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dc.contributor.authorDunlop, Sacha
dc.contributor.authorLanfranco, Sandro
dc.contributor.authorSchembri, Patrick J.
dc.identifier.citationDunlop, S., Lanfranco, S., & Schembri, P. J. (2014). Tthe role of 'naturalness' and seral stage in the assessment and management of coastal sites. 5th International Symposium : Mediterranean Coastal Monitoring : Problems and Measurement Techniques, Livorno. 1-9.en_GB
dc.description.abstractConservation and restoration of Mediterranean coastal habitats often requires rapid assessment of the ‘state of health’ of the environment. A potential solution to this issue may be represented by the implementation of a method for rapid assessment of the ‘naturalness’ of coastal areas. The degree of naturalness of a site is diagnosed by sampling and analysing the anthropogenicity of the ecosystem in the area, and, from its inverse interpretation, the naturalness grade that characterises the habitat may be deduced. We are suggesting that the principal criterion for defining values of naturalness in the upper part of the scale should be the position of a terrestrial plant community along a sere. Using species richness as a criterion for naturalness would probably not be suitable, as this value is fundamentally a statistic and does not give any information regarding the ‘state of health’ of the ecosystem. As such, the identity of the species, rather than their number would be a better indicator of naturalness. A natural habitat, one that has been undisturbed by human actions, would be characterized by a primary climax community. Disturbances (man-made and otherwise) would act to erode the integrity of the climax community and would introduce other species (usually opportunistic species) which would occupy disturbed patches and coexist with the climax vegetation. A disturbance of very large magnitude would revert the succession to early seral stages which would subsequently proceed (if undisturbed) through a secondary succession, reaching a secondary climax. When actively managed sites were compared to unmanaged coastal areas in the Maltese islands, it was found that the former were statistically more likely to show a higher position in the seral stage of the vegetation community. This emphasizes the fact that some kinds of human disturbances do not reduce the naturalness value of a site. In fact, active management and conservation practices that entail a proper strategic plan should be considered. This allows managers to spatially and temporally determine the position of a plant community along a sere and would provide them with a rapid indication of how different types and intensities of negative human disturbance affect coastal vegetation.en_GB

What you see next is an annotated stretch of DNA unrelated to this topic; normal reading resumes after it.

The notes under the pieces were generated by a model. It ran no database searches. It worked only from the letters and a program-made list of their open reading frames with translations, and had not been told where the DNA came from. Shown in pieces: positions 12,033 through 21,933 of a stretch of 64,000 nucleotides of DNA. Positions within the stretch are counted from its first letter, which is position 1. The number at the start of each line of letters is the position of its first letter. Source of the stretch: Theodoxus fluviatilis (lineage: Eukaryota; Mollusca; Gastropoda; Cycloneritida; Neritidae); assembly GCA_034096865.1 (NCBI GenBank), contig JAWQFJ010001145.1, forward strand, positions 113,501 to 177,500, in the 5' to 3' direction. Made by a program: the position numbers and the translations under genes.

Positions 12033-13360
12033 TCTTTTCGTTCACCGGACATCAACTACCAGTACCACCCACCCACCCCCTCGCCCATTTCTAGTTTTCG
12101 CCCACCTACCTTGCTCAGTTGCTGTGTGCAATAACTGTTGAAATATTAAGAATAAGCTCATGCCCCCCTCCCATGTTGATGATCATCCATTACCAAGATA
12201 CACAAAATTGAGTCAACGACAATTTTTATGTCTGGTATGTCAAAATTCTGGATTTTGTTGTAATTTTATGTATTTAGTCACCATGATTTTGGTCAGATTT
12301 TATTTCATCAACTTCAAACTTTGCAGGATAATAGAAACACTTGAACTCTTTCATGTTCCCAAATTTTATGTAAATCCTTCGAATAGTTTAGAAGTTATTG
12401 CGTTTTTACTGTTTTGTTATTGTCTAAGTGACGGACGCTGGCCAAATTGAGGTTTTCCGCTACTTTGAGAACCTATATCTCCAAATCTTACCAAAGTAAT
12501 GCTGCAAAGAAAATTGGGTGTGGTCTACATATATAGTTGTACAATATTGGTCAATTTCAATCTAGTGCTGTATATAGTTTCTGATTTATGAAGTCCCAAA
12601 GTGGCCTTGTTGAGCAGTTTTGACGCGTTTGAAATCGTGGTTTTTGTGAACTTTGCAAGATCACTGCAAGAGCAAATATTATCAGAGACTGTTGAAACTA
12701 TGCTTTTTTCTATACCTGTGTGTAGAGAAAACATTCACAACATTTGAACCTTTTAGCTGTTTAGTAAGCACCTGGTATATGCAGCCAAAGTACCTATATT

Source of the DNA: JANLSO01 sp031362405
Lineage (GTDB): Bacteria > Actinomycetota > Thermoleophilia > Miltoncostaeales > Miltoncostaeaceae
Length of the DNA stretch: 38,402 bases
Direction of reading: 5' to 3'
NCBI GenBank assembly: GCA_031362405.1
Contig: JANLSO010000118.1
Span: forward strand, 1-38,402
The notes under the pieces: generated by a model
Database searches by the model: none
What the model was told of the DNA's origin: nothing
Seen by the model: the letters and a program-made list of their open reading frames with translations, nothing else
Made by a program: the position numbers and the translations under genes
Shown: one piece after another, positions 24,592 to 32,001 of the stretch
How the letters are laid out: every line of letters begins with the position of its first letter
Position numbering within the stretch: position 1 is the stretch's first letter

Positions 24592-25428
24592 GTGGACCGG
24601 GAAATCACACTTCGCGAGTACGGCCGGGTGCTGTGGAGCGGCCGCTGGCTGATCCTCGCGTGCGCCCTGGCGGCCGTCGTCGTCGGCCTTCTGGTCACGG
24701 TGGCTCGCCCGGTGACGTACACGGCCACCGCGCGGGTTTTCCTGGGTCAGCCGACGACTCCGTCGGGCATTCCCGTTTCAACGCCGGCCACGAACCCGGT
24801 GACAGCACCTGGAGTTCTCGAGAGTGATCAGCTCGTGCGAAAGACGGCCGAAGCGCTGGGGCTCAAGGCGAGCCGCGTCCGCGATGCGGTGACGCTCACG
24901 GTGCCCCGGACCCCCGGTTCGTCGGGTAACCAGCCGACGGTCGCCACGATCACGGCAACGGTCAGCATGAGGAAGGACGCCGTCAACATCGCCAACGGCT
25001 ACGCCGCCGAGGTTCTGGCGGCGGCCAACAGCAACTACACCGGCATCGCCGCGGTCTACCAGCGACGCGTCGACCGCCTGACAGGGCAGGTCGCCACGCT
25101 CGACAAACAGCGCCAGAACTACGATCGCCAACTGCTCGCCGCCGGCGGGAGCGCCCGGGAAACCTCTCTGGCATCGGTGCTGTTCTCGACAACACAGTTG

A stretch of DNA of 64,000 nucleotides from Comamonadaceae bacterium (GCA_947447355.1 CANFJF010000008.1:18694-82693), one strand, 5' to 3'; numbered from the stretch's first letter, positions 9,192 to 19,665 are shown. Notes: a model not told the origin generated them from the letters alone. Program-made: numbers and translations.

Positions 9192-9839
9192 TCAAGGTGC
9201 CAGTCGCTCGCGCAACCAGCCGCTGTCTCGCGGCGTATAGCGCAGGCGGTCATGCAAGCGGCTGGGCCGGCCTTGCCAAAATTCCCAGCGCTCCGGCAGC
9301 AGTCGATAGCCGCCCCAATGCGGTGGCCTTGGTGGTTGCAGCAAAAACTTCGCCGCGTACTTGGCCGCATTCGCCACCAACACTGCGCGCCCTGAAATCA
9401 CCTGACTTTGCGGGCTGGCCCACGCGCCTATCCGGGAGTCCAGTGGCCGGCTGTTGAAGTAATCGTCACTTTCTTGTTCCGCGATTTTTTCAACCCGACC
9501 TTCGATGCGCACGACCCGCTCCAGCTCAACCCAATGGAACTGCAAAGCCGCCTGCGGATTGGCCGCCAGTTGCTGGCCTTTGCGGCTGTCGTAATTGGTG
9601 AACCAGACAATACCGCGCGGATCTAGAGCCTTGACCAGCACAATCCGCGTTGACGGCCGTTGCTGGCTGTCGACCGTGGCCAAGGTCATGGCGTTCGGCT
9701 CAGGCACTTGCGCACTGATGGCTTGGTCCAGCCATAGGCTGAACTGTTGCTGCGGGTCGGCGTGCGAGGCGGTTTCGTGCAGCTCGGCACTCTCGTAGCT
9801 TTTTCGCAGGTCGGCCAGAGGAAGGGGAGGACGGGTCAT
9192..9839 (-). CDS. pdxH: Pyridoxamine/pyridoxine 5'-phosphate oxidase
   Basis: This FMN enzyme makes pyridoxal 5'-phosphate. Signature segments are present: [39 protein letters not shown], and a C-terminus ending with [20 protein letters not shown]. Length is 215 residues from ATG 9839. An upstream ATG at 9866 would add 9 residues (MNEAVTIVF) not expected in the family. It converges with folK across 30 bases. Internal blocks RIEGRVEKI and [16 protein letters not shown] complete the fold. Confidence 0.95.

dc.subjectCoastal zone management -- Mediterranean Regionen_GB
dc.subjectCoastal ecology -- Mediterranean Regionen_GB
dc.titleThe role of 'naturalness' and seral stage in the assessment and management of coastal sitesen_GB
dc.rights.holderThe copyright of this work belongs to the author(s)/publisher. The rights of this work are as defined by the appropriate Copyright Legislation or as modified by any successive legislation. Users may access this work and can make use of the information contained in accordance with the Copyright Legislation provided that the author must be properly acknowledged. Further distribution or reproduction in any format is prohibited without the prior permission of the copyright holder.en_GB
dc.bibliographicCitation.conferencename5th International Symposium : Mediterranean Coastal Monitoring : Problems and Measurement Techniquesen_GB
dc.bibliographicCitation.conferenceplaceLivorno, Italy, 17-19/06/2014en_GB
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